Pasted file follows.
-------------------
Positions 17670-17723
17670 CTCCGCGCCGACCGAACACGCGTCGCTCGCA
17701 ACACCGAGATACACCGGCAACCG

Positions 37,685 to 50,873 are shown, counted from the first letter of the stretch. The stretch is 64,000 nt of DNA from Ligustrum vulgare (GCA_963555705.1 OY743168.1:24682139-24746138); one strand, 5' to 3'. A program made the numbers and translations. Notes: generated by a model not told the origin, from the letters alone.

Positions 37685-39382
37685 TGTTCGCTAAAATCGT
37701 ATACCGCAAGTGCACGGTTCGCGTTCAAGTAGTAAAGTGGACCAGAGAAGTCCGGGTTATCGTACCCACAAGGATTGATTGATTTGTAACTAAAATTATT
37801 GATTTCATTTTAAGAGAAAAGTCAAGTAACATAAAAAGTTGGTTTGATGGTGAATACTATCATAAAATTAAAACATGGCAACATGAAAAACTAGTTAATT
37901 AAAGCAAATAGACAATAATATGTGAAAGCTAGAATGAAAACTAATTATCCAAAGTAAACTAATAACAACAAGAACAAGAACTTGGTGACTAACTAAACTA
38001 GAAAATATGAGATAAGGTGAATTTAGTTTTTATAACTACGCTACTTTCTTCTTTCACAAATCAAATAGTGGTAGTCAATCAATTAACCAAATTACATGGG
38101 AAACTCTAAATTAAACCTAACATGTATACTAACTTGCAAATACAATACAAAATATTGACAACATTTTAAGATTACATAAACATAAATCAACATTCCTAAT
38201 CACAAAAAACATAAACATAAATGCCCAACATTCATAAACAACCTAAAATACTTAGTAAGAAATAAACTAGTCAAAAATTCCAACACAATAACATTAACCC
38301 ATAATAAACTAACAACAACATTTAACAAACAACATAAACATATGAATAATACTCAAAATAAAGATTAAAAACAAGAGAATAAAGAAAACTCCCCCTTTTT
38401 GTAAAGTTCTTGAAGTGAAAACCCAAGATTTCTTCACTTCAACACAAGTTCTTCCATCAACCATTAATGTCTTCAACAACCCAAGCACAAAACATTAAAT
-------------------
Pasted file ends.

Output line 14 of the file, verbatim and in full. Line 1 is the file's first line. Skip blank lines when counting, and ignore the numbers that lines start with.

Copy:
38401 GTAAAGTTCTTGAAGTGAAAACCCAAGATTTCTTCACTTCAACACAAGTTCTTCCATCAACCATTAATGTCTTCAACAACCCAAGCACAAAACATTAAAT